Poxviruses infect a broad spectrum of vertebrate hosts but the basis for the host range specificity exhibited by individual virus isolates is poorly understood. Myxoma virus (MV) is a poxvirus that causes lethal infection only in rabbits, but the mechanism underlying the strict MV species tropism is not known. Like all poxviruses, myxoma virus expresses a wide array of immunomodulatory proteins, but relatively few of these are actually rabbit-specific when tested in vitro. In fact, at least one such species-nonspecific immunomodulatory protein derived from myxoma virus, SERP-1, is currently in human clinical trials as an anti-inflammatory drug. The lab has investigated the molecular basis for tropism specificity of poxviruses, using the MV model system.
The McFadden lab has shown that MV infection of nonpermissive primary mouse embryo fibroblasts (pMEFs) evokes the activation of interferon (IFN) regulatory factor-3 (IRF3) and induces type I IFN, which aborts the virus infection. The McFadden lab discovered that disruption of signal transducer and activator of transcription 1 (STAT1)-mediated IFN signaling breaks the cellular blockade to MV multiplication in non-rabbit cells. Moreover, STAT1 deficiency renders mice highly susceptible to lethal MV infection. This work has prompted the McFadden lab to investigate the use of myxoma virus as an oncolytic virus to treat human cancers that exhibit defective interferon responses. Most recently, they have shown that the ability of human cancer cells to support the productive replication of MV is related to the activation state of the Akt signaling pathway of the cell. Thus, the ability to regulate the host cell Akt signaling pathway makes it possible to alter the permissiveness of human cancer cells for infection by MV.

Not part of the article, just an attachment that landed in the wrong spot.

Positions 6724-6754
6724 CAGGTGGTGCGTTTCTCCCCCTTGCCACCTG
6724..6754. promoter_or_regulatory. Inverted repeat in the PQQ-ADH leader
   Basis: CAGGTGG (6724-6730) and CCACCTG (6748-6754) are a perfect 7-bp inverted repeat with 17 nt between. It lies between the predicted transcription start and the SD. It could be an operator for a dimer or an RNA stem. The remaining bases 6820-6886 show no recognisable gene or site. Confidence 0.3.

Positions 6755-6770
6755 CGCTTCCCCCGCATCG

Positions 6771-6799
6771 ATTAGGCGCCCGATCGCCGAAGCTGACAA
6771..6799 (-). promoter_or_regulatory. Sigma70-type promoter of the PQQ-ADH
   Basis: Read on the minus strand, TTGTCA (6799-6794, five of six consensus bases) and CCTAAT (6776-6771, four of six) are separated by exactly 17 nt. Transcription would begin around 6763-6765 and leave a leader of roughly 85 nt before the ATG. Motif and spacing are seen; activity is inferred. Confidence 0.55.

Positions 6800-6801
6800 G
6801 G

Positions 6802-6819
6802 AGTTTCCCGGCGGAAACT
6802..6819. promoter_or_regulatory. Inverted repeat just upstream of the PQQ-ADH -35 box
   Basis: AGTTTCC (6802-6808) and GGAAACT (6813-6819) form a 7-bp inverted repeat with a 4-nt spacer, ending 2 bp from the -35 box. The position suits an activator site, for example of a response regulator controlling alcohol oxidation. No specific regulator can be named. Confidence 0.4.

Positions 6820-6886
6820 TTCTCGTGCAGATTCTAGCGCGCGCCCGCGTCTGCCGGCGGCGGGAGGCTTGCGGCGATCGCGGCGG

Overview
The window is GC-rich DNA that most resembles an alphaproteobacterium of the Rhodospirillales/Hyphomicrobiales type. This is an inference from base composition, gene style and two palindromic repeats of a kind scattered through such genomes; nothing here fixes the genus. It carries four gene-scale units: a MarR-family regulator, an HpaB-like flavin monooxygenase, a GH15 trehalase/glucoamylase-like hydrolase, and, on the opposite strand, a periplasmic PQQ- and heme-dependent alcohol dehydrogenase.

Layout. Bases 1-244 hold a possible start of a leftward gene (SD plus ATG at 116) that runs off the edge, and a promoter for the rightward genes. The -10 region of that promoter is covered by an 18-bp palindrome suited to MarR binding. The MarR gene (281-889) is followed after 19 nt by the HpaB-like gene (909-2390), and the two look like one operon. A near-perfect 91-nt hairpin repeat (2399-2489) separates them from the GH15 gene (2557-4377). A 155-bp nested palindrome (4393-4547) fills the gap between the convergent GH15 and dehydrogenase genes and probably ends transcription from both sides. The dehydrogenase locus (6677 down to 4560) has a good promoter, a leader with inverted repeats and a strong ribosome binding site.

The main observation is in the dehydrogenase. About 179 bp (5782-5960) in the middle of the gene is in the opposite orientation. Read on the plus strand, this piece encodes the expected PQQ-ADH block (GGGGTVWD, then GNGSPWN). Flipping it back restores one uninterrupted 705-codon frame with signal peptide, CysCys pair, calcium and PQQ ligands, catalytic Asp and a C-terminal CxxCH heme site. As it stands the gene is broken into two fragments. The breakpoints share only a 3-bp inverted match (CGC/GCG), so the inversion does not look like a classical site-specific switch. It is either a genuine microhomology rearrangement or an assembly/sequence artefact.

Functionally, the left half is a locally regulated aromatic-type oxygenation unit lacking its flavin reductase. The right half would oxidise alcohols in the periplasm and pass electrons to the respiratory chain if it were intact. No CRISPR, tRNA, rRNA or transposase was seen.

The study of host tropism by poxviruses thus offers the potential for development of novel platforms for replication-restricted vaccine vectors and oncolytic viruses, but it also likely to produce novel insights into how and why poxviruses can occasionally leap from a long-term evolutionary host species to cause zoonotic infections in humans. In fact, there is a real need to better understand the dynamics of how “emerging” viruses in general can occasionally leap into non-evolutionary hosts to cause novel disease. There is a growing consensus that, unlike many other viruses where tropism is dependant upon the expression of specific cellular receptors, poxviruses can bind and enter almost all mammalian cells. In contrast, it is the specific the ability of any individual poxvirus to micro-manipulate signaling pathways of the infected cell that determines whether the infection will be permissive or not.
Ph.D., McGill University (Biochemistry), Montreal, Quebec
Postdoctoral Training, The University of Western Ontario, London, Ontario
American Society of Microbiology, Fellow
ASM Division E. Lecture Award, New Orleans
Allan Granoff Lecturer Award, St. Jude’s Hospital
Hellmuth Prize for Research Excellence
Marcel-Piche Lectureship, Clinical Research Institute of Montreal
Bill Joklik Lectureship, Am. Society for Virology
Co-founder, Viron Therapeutics, Inc.
2005 Prix Gallien Award winner, (to Viron Therapeutics, Inc.)
Canada Research Chair in Molecular Virology
Royal Society of Canada, Fellow
Canadian Academy of Health Sciences, Fellow
Howard Hughes Medical Institute International Scholarship
Key Research Issues:
Discover novel viral proteins that inhibit inflammatory processes.
Analyze the role of intracellular signaling in poxvirus tropism.
Develop poxviruses for oncolytic therapeutics.